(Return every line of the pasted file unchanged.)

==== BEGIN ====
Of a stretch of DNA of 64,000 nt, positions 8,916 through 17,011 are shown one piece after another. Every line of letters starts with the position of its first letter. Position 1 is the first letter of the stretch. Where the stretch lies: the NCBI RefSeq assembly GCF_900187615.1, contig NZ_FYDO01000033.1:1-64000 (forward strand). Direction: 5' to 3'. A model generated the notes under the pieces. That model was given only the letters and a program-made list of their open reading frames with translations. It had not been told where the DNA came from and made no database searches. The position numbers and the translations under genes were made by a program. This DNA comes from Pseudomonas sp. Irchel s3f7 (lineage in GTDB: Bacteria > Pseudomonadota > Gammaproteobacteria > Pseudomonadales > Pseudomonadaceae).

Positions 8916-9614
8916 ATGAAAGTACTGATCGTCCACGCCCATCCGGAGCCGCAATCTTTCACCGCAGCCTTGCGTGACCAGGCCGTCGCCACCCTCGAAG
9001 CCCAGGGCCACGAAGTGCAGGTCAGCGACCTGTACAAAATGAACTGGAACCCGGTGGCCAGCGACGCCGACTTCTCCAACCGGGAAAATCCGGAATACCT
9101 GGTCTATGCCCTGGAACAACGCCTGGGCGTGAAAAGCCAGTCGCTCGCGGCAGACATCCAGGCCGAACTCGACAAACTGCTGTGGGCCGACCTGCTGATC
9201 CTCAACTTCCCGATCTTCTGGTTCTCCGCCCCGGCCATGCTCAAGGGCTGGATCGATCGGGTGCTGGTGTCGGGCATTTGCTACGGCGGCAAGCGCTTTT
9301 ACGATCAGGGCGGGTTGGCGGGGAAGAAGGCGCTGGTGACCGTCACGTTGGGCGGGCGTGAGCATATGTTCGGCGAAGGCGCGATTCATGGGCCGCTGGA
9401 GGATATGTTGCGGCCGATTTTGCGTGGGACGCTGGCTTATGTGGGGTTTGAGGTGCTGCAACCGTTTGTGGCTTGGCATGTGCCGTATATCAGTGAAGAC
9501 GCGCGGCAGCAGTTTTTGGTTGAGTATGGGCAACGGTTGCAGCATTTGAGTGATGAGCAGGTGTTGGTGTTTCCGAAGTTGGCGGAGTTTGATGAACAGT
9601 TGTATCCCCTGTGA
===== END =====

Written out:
Of a stretch of DNA of 64,000 nt, positions 8,916 through 17,011 are shown one piece after another. Every line of letters starts with the position of its first letter. Position 1 is the first letter of the stretch. Where the stretch lies: the NCBI RefSeq assembly GCF_900187615.1, contig NZ_FYDO01000033.1:1-64000 (forward strand). Direction: 5' to 3'. A model generated the notes under the pieces. That model was given only the letters and a program-made list of their open reading frames with translations. It had not been told where the DNA came from and made no database searches. The position numbers and the translations under genes were made by a program. This DNA comes from Pseudomonas sp. Irchel s3f7 (lineage in GTDB: Bacteria > Pseudomonadota > Gammaproteobacteria > Pseudomonadales > Pseudomonadaceae).

Positions 8916-9614
8916 ATGAAAGTACTGATCGTCCACGCCCATCCGGAGCCGCAATCTTTCACCGCAGCCTTGCGTGACCAGGCCGTCGCCACCCTCGAAG
9001 CCCAGGGCCACGAAGTGCAGGTCAGCGACCTGTACAAAATGAACTGGAACCCGGTGGCCAGCGACGCCGACTTCTCCAACCGGGAAAATCCGGAATACCT
9101 GGTCTATGCCCTGGAACAACGCCTGGGCGTGAAAAGCCAGTCGCTCGCGGCAGACATCCAGGCCGAACTCGACAAACTGCTGTGGGCCGACCTGCTGATC
9201 CTCAACTTCCCGATCTTCTGGTTCTCCGCCCCGGCCATGCTCAAGGGCTGGATCGATCGGGTGCTGGTGTCGGGCATTTGCTACGGCGGCAAGCGCTTTT
9301 ACGATCAGGGCGGGTTGGCGGGGAAGAAGGCGCTGGTGACCGTCACGTTGGGCGGGCGTGAGCATATGTTCGGCGAAGGCGCGATTCATGGGCCGCTGGA
9401 GGATATGTTGCGGCCGATTTTGCGTGGGACGCTGGCTTATGTGGGGTTTGAGGTGCTGCAACCGTTTGTGGCTTGGCATGTGCCGTATATCAGTGAAGAC
9501 GCGCGGCAGCAGTTTTTGGTTGAGTATGGGCAACGGTTGCAGCATTTGAGTGATGAGCAGGTGTTGGTGTTTCCGAAGTTGGCGGAGTTTGATGAACAGT
9601 TGTATCCCCTGTGA